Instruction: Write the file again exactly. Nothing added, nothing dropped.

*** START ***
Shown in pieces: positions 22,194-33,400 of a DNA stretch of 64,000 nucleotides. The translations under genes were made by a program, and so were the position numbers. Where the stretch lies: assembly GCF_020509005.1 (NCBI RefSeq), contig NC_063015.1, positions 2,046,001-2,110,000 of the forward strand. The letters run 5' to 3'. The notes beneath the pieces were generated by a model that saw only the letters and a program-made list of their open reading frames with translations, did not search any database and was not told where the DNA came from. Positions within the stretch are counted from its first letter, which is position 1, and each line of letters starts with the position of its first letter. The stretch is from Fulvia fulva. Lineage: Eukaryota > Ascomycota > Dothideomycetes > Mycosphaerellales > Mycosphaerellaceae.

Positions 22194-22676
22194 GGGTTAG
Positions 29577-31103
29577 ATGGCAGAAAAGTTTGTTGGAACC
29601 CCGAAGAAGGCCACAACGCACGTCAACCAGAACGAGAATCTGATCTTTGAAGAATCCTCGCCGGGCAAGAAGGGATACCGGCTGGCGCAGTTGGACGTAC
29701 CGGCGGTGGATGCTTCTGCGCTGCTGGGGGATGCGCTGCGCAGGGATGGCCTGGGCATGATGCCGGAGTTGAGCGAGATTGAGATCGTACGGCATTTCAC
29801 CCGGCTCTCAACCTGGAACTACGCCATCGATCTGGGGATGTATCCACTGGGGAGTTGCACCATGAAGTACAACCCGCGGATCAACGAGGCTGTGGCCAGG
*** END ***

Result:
Shown in pieces: positions 22,194-33,400 of a DNA stretch of 64,000 nucleotides. The translations under genes were made by a program, and so were the position numbers. Where the stretch lies: assembly GCF_020509005.1 (NCBI RefSeq), contig NC_063015.1, positions 2,046,001-2,110,000 of the forward strand. The letters run 5' to 3'. The notes beneath the pieces were generated by a model that saw only the letters and a program-made list of their open reading frames with translations, did not search any database and was not told where the DNA came from. Positions within the stretch are counted from its first letter, which is position 1, and each line of letters starts with the position of its first letter. The stretch is from Fulvia fulva. Lineage: Eukaryota > Ascomycota > Dothideomycetes > Mycosphaerellales > Mycosphaerellaceae.

Positions 22194-22676
22194 GGGTTAG
Positions 29577-31103
29577 ATGGCAGAAAAGTTTGTTGGAACC
29601 CCGAAGAAGGCCACAACGCACGTCAACCAGAACGAGAATCTGATCTTTGAAGAATCCTCGCCGGGCAAGAAGGGATACCGGCTGGCGCAGTTGGACGTAC
29701 CGGCGGTGGATGCTTCTGCGCTGCTGGGGGATGCGCTGCGCAGGGATGGCCTGGGCATGATGCCGGAGTTGAGCGAGATTGAGATCGTACGGCATTTCAC
29801 CCGGCTCTCAACCTGGAACTACGCCATCGATCTGGGGATGTATCCACTGGGGAGTTGCACCATGAAGTACAACCCGCGGATCAACGAGGCTGTGGCCAGG